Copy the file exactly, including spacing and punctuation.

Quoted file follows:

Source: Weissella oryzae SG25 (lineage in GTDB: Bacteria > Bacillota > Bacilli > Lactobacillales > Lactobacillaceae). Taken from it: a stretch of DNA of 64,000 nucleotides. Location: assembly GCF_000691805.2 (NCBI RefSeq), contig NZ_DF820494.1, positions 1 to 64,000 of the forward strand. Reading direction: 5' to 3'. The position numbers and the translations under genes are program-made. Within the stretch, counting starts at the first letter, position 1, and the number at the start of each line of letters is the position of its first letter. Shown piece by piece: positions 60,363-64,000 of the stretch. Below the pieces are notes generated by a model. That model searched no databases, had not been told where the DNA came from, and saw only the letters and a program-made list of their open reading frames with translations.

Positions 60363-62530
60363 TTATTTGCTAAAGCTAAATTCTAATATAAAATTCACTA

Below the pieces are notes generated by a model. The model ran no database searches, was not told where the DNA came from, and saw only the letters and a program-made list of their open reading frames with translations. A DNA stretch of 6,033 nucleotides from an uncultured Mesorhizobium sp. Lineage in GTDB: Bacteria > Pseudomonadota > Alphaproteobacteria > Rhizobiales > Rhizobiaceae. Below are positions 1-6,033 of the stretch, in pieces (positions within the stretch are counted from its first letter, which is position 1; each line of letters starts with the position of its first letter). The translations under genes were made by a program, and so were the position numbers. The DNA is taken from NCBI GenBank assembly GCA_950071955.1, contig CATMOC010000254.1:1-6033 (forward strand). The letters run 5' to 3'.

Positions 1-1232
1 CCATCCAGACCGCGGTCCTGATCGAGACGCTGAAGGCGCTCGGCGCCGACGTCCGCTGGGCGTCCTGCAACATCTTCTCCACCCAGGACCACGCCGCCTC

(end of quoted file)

Source: Weissella oryzae SG25 (lineage in GTDB: Bacteria > Bacillota > Bacilli > Lactobacillales > Lactobacillaceae). Taken from it: a stretch of DNA of 64,000 nucleotides. Location: assembly GCF_000691805.2 (NCBI RefSeq), contig NZ_DF820494.1, positions 1 to 64,000 of the forward strand. Reading direction: 5' to 3'. The position numbers and the translations under genes are program-made. Within the stretch, counting starts at the first letter, position 1, and the number at the start of each line of letters is the position of its first letter. Shown piece by piece: positions 60,363-64,000 of the stretch. Below the pieces are notes generated by a model. That model searched no databases, had not been told where the DNA came from, and saw only the letters and a program-made list of their open reading frames with translations.

Positions 60363-62530
60363 TTATTTGCTAAAGCTAAATTCTAATATAAAATTCACTA

Below the pieces are notes generated by a model. The model ran no database searches, was not told where the DNA came from, and saw only the letters and a program-made list of their open reading frames with translations. A DNA stretch of 6,033 nucleotides from an uncultured Mesorhizobium sp. Lineage in GTDB: Bacteria > Pseudomonadota > Alphaproteobacteria > Rhizobiales > Rhizobiaceae. Below are positions 1-6,033 of the stretch, in pieces (positions within the stretch are counted from its first letter, which is position 1; each line of letters starts with the position of its first letter). The translations under genes were made by a program, and so were the position numbers. The DNA is taken from NCBI GenBank assembly GCA_950071955.1, contig CATMOC010000254.1:1-6033 (forward strand). The letters run 5' to 3'.

Positions 1-1232
1 CCATCCAGACCGCGGTCCTGATCGAGACGCTGAAGGCGCTCGGCGCCGACGTCCGCTGGGCGTCCTGCAACATCTTCTCCACCCAGGACCACGCCGCCTC